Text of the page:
Thursday, April 26, marked the opening of the Equal Justice Initiative's (EJI) Legacy Museum and National Memorial for Peace and Justice.
The 11,000-square-foot Legacy Museum is built on the site of a former warehouse where enslaved black people were imprisoned and is located midway between a historic slave market and the main river dock and train station where tens of thousands of enslaved people were trafficked during the height of the domestic slave trade.
The National Memorial for Peace and Justice is a memorial to the victims of "racial terror lynchings." The site includes a memorial square with 800 six-foot columns that symbolize thousands of lynching victims and the counties and states where racial terror lynchings took place.
The columns are suspended from above representing public lynchings that happened in town squares across America. The hanging columns, evoking the image of hanging brown bodies, force visitors to grapple with the vast number of lynching victims in America.
The memorial had a profound impact on me. As I found myself surrounded by 800 hanging brown columns, I was reminded that in 1959—just four years after 14-year-old Emmett Till was lynched in Money, Mississippi—a 17-year-old boy, who would later become my father, was sent from his home in Shuqualak (pronounced "sugar lock"), Mississippi, to live with his mother's sister in east central Indiana.
My grandparents feared their eldest son would become another victim of racial terror lynching. White men had come to their home to complain that my father had talked "disrespectfully" to white men in town earlier that day. Knowing the repercussions of such accusations, my grandparents sent their son away.
As I thought about the suffering Emmett Till experienced as white men brazenly abducted him from his great-uncle's house and savagely beat him, mutilated his body, lynched him, and then shot him in the head before sinking his body in the Tallahatchie River (for a "crime" never committed), my entire body convulsed, tears welled in my eyes, and an unswallowable bulge filled my throat as I imagined the fate that awaited my father had my grandparents not sent him away that night.
It's estimated that more than six million black people fled the South as refugees and exiles as a result of racial terror lynching. Much of my extended family fled Mississippi ending up in Anderson, Indiana; Chicago, Illinois; Omaha, Nebraska; and Minneapolis, Minnesota.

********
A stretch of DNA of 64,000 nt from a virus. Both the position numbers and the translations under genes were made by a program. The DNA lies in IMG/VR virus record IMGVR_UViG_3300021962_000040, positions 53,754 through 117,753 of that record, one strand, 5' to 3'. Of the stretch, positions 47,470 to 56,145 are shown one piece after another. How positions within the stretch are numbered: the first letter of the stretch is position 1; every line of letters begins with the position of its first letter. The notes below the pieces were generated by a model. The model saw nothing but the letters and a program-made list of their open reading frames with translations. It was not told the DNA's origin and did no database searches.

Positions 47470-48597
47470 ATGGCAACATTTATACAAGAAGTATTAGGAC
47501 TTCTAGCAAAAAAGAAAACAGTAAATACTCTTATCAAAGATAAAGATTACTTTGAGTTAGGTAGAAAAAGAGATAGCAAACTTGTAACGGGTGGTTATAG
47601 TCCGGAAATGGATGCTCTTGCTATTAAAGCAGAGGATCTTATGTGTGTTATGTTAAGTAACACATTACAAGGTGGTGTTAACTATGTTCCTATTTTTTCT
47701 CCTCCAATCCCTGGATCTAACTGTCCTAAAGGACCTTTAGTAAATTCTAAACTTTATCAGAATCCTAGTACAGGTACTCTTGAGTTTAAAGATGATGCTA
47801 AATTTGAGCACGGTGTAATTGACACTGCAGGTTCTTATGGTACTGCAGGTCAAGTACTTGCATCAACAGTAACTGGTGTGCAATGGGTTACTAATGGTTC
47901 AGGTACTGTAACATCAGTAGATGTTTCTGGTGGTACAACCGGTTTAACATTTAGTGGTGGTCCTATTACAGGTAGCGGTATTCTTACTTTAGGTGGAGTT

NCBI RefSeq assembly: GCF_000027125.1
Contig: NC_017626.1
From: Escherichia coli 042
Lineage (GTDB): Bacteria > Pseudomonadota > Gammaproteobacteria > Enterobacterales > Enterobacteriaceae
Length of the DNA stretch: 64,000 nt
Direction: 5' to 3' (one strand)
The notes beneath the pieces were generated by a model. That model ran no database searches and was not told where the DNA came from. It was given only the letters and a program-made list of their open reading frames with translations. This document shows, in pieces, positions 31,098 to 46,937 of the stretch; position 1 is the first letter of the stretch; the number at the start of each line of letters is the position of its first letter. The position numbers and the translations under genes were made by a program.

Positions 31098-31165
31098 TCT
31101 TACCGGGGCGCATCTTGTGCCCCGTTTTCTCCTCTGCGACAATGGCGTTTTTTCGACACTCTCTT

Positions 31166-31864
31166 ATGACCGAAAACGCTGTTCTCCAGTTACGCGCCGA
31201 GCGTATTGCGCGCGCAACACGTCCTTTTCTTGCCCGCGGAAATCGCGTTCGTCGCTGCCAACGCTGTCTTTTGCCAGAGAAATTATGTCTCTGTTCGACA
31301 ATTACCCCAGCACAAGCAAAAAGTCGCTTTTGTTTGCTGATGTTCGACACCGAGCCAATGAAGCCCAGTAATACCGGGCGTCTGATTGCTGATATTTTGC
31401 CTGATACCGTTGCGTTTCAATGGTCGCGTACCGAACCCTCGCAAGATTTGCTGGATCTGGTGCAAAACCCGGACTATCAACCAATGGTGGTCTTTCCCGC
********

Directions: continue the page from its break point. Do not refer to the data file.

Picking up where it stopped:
As a 53-year old African American college professor with graduate degrees from Princeton Theological Seminary and Yale University, I thought about who Emmett Till's children might have become. I thought about the sheer volume of surviving and unborn children, grandchildren, and great-grandchildren of the more than 4,400 black men, women, boys, and girls lynched in America between 1877 and 1960.
I thought about the legacy of American impoverishment resulting from the barbaric atrocity of lynching. How many brilliant black people has our nation been denied as a result of lynchings?
While most Americans will never know my name, over the course of my ordinary life as a son, husband, father, friend, military veteran, minister, chaplain, counselor, social activist, college professor, and now blogger, I have had the privilege of impacting thousands of people.
Had my grandparents not saved my father from a lynching in Shuqualak, Mississippi, 61 years ago, I would have never been born. He would have never brought his nine brothers and sisters out of Mississippi. They may have never provided America with the dozens of children, grandchildren, and great-grandchildren who have helped make America a better nation and a more perfect union.
Lynchings have not only terrorized black Americans, they have impoverished America as a nation. We will never be able to imagine the contributions made by the hundreds of thousands of black Americans denied an opportunity to impact the world because of lynchings.
As I made plans to attend the opening of the Legacy Museum and the Memorial, I had a number of white people ask me, "What is the benefit of a museum and a memorial dedicated to the victims of slavery and lynching?" As someone who teaches about the ongoing legacy of racism, I've often had white people ask me, "Why do black people insist on living in the past and remembering slavery when we have come so far as a nation?" Ironically, many of the people who ask these questions are the same people who romanticize America's past with slogans like, "Make America Great Again."
Americans are extremely selective regarding the past we reflect upon. Many Americans invoke a selective past in order to buttress a racist self-serving present.
Before leaving to attend the opening of the Legacy Museum and Memorial, I was able to share with people who asked me why there should be such a museum and memorial the words on the EJI webpage,
"A history of racial injustice must be acknowledged, and mass atrocities and abuse must be recognized and remembered, before a society can recover from mass violence…. The National Memorial for Peace and Justice provides a sacred space for truth-telling and reflection about racial terrorism and its legacy."
Having now visited, I realize a greater benefit for me has been a renewed sense of appreciation for the unfathomable strength, fortitude, and determination not simply of "a people" but of "my people" to rise above the destructive violence that has shaped our nation in an attempt to experience the life, liberty, and pursuit of happiness desired by all people.
The legacy of black people in this country is that since America's founding, black Americans have been living and dying not to "Make America Great Again" but to "Make America Great at Last."